Self Manipulation

“Daddy! Harry’s hitting me!”

“Then move away from him.”

“I was here first!”

Yes, you were, my little girl, but he can’t even walk yet and please don’t make me have to get up I just put my hands on the keyboard.


A not-unexpected message from Lauren popped up.

  • everyone can hear her

  • they have kids home too its fine

  • they dont have kids pleeeease

She wanted the old wooden house. She got the old wooden house. Now he has to be the one keeping the kids quiet so she can run her 24/7 Zoom meetings while his deadlines creep up and he’s got nothing done.

It felt dirty, but he unplugged the iPad from the charger and as he walked down the hall he opened the Netflix app. Peak parenting.

Time passes.

So, taking a little Skip seemed justified. Stir it into his coffee and BAM! it’s Friday night. Or Saturday morning if he got the dose wrong. The deadlines would be behind him. The work done. The parenting done. It would be like the interminable week never happened. Not quite amnesia. Not anaesthesia. He would be able to recall most of it. Or as much as he could recall any week. He wouldn’t be impaired. Lauren wouldn’t be able to tell he’d taken it. She thought it was awful. But she seemed to like, even relish, every moment of her life. But Lauren got what she wanted. The career she wanted. The three storey Carpenter Gothic termite buffet she wanted. The girl and the boy she wanted. Him. He guessed she still wanted him? He was still here, unlike the couches he bought without consulting her. And the towels.

Him? Captain Compromise? Commander Fine It’s Not What I Want But I Guess It’ll Help Us Out? He was going to take Skip.

He pulled out the microgram scale, the tube of Skip and the long thin spoon with its tiny bowl. He didn’t need to re-weigh himself. It’s not like he was going to be skinnier and overshoot by a few hours. If anything, he might have to deal with Friday afternoon.

Was he running out already? The spoon was hitting the bottom of the tube and it took a few probes, some scraping, to get enough grey powder for a five day jump. He pressed his finger onto the powder, lifted it all off the surface of the scale, and then stirred his coffee with the finger, sucking it clean afterward. He took a sip.

“Daddy! Harry smells bad!”

He drank the coffee down and as he went to put the mug on the desk his hand was empty, he was outside, at the playground around the corner, sitting on the bench next to Lauren, Harry on his lap, Olivia up there at the top of the slide. No-one else was around.

“…the week,” said Lauren, squeezing his arm.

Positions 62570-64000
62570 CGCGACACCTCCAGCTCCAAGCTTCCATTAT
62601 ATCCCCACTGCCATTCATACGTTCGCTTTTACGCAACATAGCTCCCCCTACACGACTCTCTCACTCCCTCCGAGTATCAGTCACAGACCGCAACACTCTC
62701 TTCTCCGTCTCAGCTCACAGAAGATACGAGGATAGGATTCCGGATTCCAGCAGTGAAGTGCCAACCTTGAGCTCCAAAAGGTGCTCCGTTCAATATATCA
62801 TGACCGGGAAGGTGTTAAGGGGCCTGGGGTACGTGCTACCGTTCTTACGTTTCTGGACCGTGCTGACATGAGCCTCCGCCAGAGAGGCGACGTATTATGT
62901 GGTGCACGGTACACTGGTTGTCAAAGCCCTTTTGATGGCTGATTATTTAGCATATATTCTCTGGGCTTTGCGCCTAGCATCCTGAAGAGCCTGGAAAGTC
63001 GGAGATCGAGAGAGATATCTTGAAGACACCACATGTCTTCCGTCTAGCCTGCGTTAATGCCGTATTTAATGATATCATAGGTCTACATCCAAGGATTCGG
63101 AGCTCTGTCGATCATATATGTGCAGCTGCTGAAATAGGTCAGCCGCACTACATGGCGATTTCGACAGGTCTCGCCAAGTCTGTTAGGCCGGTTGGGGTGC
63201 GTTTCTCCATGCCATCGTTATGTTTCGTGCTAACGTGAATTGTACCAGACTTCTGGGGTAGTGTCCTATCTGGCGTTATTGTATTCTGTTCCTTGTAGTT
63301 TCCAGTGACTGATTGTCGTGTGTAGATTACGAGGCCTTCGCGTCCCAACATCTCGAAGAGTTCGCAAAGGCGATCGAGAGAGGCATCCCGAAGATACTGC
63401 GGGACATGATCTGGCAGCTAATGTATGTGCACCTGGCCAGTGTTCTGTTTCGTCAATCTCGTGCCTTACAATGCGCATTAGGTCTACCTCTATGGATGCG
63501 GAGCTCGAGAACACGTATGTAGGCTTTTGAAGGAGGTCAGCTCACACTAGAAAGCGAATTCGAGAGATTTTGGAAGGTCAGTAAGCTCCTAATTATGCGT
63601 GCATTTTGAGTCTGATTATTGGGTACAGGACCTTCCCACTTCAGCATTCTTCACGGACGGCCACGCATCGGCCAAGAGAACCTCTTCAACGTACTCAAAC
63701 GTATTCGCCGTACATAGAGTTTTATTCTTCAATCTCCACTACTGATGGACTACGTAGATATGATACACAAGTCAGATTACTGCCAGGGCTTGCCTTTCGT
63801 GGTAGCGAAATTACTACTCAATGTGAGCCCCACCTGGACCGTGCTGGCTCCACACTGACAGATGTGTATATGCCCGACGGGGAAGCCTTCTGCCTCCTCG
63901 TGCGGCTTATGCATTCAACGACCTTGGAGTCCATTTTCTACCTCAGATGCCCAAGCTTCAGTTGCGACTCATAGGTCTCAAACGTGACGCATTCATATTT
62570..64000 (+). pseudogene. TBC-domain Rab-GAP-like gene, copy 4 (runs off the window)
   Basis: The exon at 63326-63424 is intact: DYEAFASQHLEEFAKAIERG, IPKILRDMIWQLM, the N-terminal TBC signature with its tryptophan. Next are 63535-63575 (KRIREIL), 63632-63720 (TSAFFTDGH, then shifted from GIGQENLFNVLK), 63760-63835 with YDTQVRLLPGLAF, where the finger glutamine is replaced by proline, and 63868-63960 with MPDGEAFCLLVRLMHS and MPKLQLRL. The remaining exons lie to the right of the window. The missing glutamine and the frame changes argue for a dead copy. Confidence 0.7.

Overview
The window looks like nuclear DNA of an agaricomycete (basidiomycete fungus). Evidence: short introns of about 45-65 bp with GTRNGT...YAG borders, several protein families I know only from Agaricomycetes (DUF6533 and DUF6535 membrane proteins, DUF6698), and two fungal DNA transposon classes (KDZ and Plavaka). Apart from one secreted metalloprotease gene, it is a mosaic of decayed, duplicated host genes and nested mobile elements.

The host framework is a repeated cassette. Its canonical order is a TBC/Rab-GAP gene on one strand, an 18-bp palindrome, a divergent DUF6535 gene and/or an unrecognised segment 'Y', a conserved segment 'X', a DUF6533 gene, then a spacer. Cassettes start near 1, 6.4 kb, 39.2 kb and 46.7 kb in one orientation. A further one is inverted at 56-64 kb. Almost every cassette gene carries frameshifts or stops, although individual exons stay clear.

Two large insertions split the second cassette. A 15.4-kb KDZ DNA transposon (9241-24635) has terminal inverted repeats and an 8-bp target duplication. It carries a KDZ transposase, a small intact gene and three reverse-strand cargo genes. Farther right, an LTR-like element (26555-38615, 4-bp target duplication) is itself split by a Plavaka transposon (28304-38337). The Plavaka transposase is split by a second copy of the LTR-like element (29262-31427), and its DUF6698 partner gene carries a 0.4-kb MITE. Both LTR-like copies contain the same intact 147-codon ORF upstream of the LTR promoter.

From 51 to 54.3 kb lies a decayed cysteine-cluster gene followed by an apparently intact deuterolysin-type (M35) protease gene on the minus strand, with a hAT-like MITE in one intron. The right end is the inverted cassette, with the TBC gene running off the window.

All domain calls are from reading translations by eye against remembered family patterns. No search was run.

“Sorry, I zoned out there for a second,” he said. He did the post-Skip inventory. He was feeling good. It was vague, but he’d made the deadlines. No residual pangs from fights or accidents.

“I was thanking you. I couldn’t have made it through the week without you. Lockdown can’t last much longer. The kids will be back at daycare. It’ll all get easier again.”

Time passes.

That had been a nice sunny Saturday, back before they closed the playgrounds and more of Harry’s teeth started coming in, making him miserable, while Olivia dropped her afternoon nap and Lauren had to shift to Zurich time so he was on his own during the day.

Today he hoped there might be enough Skip left to pass effortlessly over the next eight hours, to the evening, or even just flash past the morning. He took the tube out of the drawer and opened it. Shaking it over the scale a tiny sprinkling of grey dust came out. Dammit.

He banged the mouth of the tube against the desktop. A white crystal the size of a BB bounced out. Excellent.

He picked up the crystal, examining it before weighing it. It reminded him of a kit brought home from the Exploratorium when he was 8. Mixing up a solution, leaving it on shelf and forgetting about it for weeks. Discovering a purple faceted crystal in a network of tiny hair-thin duplicates that crushed at his touch and tasted like pennies.

He squeezed it like it was fancy flake salt and sprinkled it on the scale. He was reading the number, doing the math, aware of the grit remaining on his finger. He licked it before reaching out for his coffee and an old man, an older man, was peering into his face. It made him jump, or at least twitch because he was in a bed. And the man, his glasses pushed up into his grey hair, looked concerned.

“Are you okay, Dad? You just jumped like something bit you.”